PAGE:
v for vendetta
V also stands for Vigilance, the kind of dogged resistance we need to ensure that fearand political rhetoric don't undermine the human rights that people have fought for and earned in the past century. This is a film whose themes are firmly rooted in the now, despite it actually being set in the not-too-distant future. It asks us, how do we define a terrorist? Who defines what a terrorist is? Who is pulling our strings as a thinking and moral society, and why do we let them do it?
If you had read widely on this film and still had no idea that it even contained lesbian content, I wouldn't blame you. For a film whose middle section is all about gay and lesbian persecution, the queer storylines have been all but erased in the reviews and critiques from the straight press. Everyone who has seen the previous work of Larry and Andy Wachowski knows what a commitment they have as filmmakers to the LGBT community. The gay content is not in the original graphic novel, it was added because the writers thought it was important.
The story centres on Evey (Natalie Portman), a girl with a horrific past. Evey is out after curfew in this futuristic, militant society and is set upon and almost raped by government officers. She's saved by the mysterious V (Hugo Weaving), a lunatic in a Guy Fawkes mask and cape, whose introductory monologue uses more V words than I actually knew there were in the dictionary, and who manages to both charm and repulse the naturally curious Evey.
She follows him to a desolate rooftop where he promises to show her something spectacular, and she watches in horror and fascination as he proceeds to blow up the Old Bailey. This is just the first in a series of actions V intends to take. It is also a huge turning point in Evey's life. She's caught on security camera and linked with the vigilante, and her life as she knows it is over. Pursued by a persistent detective (Stephan Rea) and haunted by her own growing feelings for V, she's no longer able to hide behind her normal life and normal fears.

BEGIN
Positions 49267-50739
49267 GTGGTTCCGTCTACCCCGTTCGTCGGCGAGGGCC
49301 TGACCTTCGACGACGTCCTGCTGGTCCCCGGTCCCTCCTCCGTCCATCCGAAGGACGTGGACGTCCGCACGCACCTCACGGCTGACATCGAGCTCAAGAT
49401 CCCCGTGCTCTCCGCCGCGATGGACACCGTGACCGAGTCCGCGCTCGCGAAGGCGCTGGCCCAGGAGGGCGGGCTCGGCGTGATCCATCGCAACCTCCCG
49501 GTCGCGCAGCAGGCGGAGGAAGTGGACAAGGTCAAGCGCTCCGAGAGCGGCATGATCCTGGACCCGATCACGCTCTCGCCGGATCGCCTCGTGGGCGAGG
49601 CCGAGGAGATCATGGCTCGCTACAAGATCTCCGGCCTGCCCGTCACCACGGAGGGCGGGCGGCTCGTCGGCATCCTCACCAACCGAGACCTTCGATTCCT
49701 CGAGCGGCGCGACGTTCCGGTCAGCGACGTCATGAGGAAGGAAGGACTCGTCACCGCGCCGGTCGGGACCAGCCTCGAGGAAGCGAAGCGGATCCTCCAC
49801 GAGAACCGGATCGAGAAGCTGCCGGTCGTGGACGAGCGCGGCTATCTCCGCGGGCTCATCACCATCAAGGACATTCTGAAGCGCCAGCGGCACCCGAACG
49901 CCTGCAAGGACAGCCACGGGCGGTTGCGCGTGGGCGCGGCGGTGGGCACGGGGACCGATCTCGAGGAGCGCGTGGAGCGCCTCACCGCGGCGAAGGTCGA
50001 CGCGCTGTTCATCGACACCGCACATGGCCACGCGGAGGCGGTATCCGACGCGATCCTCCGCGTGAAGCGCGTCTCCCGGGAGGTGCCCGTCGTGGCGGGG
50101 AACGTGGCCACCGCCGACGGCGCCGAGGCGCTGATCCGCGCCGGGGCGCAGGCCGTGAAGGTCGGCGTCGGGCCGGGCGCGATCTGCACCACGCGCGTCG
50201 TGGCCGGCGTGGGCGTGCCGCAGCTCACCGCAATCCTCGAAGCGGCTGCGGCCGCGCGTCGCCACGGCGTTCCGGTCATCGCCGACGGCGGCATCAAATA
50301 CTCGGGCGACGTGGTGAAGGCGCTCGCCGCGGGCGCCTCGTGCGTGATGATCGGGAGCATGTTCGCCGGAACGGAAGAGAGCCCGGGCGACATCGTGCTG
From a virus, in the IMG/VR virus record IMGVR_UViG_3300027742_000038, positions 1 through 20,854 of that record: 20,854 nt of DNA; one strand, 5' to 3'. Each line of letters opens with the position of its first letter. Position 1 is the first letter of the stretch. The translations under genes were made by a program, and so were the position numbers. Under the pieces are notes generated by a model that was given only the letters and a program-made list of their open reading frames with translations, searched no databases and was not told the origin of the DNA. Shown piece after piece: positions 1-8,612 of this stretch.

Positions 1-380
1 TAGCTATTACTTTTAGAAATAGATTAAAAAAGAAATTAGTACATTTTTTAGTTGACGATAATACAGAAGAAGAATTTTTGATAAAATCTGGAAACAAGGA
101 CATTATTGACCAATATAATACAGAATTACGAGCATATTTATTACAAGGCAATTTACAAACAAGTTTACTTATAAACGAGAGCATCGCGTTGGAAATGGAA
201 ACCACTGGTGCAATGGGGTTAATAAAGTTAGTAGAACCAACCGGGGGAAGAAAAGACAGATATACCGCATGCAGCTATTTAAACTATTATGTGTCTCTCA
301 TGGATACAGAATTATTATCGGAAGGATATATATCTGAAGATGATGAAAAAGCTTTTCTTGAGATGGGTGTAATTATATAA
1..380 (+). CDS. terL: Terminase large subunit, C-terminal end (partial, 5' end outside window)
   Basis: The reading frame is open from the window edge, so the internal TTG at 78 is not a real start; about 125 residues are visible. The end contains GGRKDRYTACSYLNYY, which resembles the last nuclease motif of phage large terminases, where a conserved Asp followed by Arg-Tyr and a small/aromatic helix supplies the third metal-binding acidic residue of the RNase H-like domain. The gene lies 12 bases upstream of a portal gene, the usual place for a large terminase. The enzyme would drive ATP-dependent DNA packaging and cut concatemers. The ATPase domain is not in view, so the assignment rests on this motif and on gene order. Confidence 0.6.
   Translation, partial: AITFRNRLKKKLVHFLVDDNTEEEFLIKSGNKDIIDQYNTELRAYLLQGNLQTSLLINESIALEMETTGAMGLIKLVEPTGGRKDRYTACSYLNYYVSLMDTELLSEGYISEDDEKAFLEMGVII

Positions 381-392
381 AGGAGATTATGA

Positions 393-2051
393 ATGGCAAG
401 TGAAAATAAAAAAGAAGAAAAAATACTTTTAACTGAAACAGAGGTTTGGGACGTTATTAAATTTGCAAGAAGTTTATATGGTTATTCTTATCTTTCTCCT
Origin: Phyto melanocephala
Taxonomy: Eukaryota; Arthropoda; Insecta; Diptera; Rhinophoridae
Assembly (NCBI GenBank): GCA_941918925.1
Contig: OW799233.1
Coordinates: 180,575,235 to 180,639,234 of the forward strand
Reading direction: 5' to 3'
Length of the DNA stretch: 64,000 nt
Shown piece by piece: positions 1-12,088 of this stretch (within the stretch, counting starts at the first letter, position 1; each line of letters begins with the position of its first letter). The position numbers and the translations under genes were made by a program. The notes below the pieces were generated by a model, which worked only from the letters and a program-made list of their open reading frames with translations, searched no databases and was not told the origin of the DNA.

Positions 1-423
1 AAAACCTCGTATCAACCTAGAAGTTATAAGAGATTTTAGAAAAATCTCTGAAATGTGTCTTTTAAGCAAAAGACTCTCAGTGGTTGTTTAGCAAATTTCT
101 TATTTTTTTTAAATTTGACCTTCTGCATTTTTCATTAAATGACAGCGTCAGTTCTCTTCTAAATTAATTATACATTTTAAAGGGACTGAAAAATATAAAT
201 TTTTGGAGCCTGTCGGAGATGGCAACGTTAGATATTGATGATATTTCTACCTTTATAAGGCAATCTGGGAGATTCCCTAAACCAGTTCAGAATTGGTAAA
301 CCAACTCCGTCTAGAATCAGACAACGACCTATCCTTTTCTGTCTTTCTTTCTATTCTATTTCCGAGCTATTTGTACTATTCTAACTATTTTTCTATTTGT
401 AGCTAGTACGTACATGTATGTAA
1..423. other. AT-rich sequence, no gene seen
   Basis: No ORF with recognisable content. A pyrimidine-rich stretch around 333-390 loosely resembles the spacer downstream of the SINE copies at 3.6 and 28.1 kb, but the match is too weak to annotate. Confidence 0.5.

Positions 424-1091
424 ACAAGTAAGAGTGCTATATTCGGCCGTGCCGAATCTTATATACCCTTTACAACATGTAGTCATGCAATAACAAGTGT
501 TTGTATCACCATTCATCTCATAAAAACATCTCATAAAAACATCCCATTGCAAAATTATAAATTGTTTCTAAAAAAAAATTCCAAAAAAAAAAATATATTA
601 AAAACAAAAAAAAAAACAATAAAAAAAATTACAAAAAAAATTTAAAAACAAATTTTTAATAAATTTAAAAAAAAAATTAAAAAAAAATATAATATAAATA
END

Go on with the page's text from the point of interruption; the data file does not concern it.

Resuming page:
What does all this have to do with gay people? It's hard to explain without spoiling a vital part of the story, which could possibly explain why most critics aren't touching on it in their reviews. Let's just say that at first Evey is a little reluctant to give up her way of life and commit to the cause. It is through the stories and courage of one gay man and one lesbian couple who make a stand, as well as remembering the sacrifices made by her own parents, that Evey begins to understand the possible role she could and should play in making things right again.
Like NAZI Germany (and the allusions linking fascism with the rise of modern terrorist "policing" are unflinching), the government in this England of the year 2020 is rounding up all so-called "dissidents". While we see many different victims of the regime suffer, the film lingers on the stories of what is suffered by gays and lesbians. The fantasy setting takes much of the edge off it, but one scene in particular of a mass grave is as in-your-face as it gets.
I was moved to tears. My straight friends watching with me thought I was mad. They couldn't understand why I was so touched. In fact, one even remarked that she thought the storyline involving the two women went on for too long and dragged down the pace of the movie. Well, maybe they're right. Maybe sticking the lesbian love story in the middle of an action movie does somewhat halt the narrative flow. But it isn't too difficult to imagine yourself right there, being "bagged" by the totalitarian government and dragged away, never to be seen again. You start to question yourself. What would I do if this happened? If a government came to power that started stripping away my rights and freedoms, how would I fight back?
What drives the protagonists isn't just freedom and rights and lofty ideals, it's love. There's lots of talk about how you can kill a man, but you can't kill an idea. There's also the flip side about how ideas might be immortal, but that you can't talk to an idea, you can't hug an idea. That takes a flesh and blood person. What V for Vendetta also drives home, better than any film has in a long time, is that those flesh and blood people who love and have courage and ideas worth preserving are gay as well as straight.
So, in the midst of all this blow-em-up action and intrigue I found myself feeling represented. The knowledge that in the world of this film my rights as a human being were also being fought for by the mysterious and enigmatic hero heightened the enjoyment factor tenfold. I could get caught up in it with no personal reservations, no nagging feelings in the back of my mind.
After all that, because V is behind a mask, it's easy to imagine him as anything you want him to be. Far from making him disembodied and difficult to relate to (as some reviewers have suggested), the mask actually helped me to avoid imposing a unique identity on him. He is himself, yet he represents us all. Within the V for Vendetta world, only Evey understands this. She loves both the man and the idea, his two distinct halves, with equal passion.
The plot of V for Vendetta occurs over exactly one year. One year to turn a world around. Imagine that. Imagine if in one year we could take the voices of the all the people who give a crap and make some significant change. I'm not talking about blowing up a building. I'm talking about solidifying rather than eroding the rights of the LGBT community.